‘Telling their people’s stories’

The Idaho Mythweaver’s Native Heritage Film Series kicks off Saturday with ‘United by Water’

By Lyndsie Kiebert
Reader Staff

In a world where a majority of the media we consume is dominated by mainstream trends, the Idaho Mythweaver’s Native Heritage Film Series strives to bring untold stories to the forefront.

Kalispel Tribal members arrive to Sandpoint City Beach in traditional dugout canoes this summer. Photo by Idaho Mythweaver.

“The history of Native peoples in our country is largely untold by the mainstream. Also, like slavery and African-Americans, it can be a very dark story,” said Mythweaver Media Director Jane Fritz, noting that almost every tribe has a story like the Trail of Tears, regardless of geographic location. “We’ve rarely acknowledged this aspect of American history, so films on this subject (are) a major way to give Native peoples a voice about this history from their point of view.”

Mythweaver organizes the film series as an avenue for locals to access this historical perspective.

“There are some amazing, creative Native independent filmmakers, directors, producers and actors out there telling their peoples’ stories,” Fritz said.

The first film in the series, “United by Water,” is showing this Saturday, Oct. 20, at 12:30 and 3 p.m. at the Sandpoint Library. The film follows the Kootenai, Kalispel, Coeur d’Alene and Spokane tribes, as well as members of the Confederated Tribes of the Colville Reservation, on their riverine journeys to Kettle Falls in June 2016 in traditional cedar dugout canoes. This is an award-winning documentary directed by Derrick Lamere, and narrated by Shelly Boyd with poetry by Sherman Alexie. There will be a discussion following each showing led by tribal carvers and paddlers of the River Warrior Society.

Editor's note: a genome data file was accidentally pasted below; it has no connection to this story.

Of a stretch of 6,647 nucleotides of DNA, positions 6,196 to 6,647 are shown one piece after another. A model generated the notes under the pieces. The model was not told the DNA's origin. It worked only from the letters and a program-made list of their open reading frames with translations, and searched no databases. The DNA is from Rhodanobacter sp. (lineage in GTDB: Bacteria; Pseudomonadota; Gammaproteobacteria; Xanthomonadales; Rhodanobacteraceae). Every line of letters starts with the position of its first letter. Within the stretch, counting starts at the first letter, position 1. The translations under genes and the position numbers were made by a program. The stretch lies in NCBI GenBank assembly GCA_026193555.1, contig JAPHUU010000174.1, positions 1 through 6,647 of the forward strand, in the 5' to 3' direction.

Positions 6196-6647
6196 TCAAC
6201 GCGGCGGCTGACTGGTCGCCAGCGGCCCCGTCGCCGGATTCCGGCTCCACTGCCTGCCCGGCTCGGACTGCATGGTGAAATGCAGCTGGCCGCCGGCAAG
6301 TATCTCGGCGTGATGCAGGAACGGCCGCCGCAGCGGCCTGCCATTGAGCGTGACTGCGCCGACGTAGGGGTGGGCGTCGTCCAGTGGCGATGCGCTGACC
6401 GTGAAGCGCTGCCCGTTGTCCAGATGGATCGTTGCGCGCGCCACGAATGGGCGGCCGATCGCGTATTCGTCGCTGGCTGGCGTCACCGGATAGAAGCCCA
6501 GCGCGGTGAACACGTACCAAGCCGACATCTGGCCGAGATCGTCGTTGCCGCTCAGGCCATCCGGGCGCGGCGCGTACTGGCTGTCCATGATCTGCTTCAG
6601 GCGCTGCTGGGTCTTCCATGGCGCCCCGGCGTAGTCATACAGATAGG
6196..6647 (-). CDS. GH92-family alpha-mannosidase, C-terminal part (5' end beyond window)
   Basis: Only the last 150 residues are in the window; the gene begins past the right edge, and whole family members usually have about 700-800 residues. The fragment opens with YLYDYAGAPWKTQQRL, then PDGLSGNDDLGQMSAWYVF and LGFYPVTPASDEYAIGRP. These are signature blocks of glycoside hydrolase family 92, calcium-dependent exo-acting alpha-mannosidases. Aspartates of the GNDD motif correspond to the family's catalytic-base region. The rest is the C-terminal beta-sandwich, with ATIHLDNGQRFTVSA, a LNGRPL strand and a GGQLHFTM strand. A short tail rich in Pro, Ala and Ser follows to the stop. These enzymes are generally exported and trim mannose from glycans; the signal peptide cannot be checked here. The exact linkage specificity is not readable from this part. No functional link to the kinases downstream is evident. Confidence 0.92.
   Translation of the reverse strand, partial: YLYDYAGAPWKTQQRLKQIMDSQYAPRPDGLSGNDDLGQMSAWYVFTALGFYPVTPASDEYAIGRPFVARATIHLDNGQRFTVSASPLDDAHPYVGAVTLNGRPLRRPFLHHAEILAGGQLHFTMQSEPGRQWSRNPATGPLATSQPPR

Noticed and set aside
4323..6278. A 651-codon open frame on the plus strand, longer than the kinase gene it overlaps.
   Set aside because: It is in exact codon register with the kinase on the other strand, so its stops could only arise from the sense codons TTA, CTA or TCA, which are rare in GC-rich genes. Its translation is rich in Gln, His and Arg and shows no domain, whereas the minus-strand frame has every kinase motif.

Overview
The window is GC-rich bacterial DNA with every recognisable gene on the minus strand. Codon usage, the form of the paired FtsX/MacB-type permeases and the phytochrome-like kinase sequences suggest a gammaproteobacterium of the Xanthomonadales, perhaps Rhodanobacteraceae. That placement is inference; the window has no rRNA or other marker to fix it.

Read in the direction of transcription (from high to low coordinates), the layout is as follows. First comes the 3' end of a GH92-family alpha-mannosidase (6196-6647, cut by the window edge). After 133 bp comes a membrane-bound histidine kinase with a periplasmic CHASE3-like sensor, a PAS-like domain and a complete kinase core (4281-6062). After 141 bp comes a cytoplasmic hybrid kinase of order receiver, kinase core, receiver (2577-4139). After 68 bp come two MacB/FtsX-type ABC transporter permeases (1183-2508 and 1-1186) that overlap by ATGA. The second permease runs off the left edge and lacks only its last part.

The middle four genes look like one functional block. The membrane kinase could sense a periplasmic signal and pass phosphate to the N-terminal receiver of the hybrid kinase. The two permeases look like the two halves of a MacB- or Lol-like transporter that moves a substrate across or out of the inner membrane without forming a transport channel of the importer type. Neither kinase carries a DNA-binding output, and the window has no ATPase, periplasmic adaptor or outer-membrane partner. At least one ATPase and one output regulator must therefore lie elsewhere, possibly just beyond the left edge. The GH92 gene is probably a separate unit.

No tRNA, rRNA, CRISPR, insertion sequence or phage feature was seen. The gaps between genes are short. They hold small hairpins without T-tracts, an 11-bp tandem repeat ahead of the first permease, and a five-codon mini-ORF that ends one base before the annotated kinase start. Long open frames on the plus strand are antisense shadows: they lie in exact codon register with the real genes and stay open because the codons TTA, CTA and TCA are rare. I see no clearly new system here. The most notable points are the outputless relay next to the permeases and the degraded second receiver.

“The film is excellent and promises to get us all talking about awareness of water issues and solutions,” Fritz, who attended the Kettle Falls gathering, said. “It is the first time that it has been shown in Sandpoint, and we’re grateful to the tribes for allowing us to show it free of charge.”

Other upcoming films in this three-part series include “Mankiller,” a new documentary on the life of Cherokee Principal Chief Wilma Mankiller showing Nov. 10. The series concludes on Jan. 12 with “Ohiyesa: The Soul of an Indian,” which follows Charles Eastman, a Dakota, activist, author and one of the first Native American doctors, as well as a short film about the Nez Perce people called “Of One Heart.”

All films are free and show at the Sandpoint Library. Each film has two screenings: 12:30 and 3 p.m. Fritz said part of what makes the film series so valuable is the discussion time following each screening. 

Mythweaver’s Native Heritage Film Series is sponsored by TransEco Services and the Bonner County Human Rights Fund of the Idaho Community Foundation. For more information, visit facebook.com/idahomythweaver.

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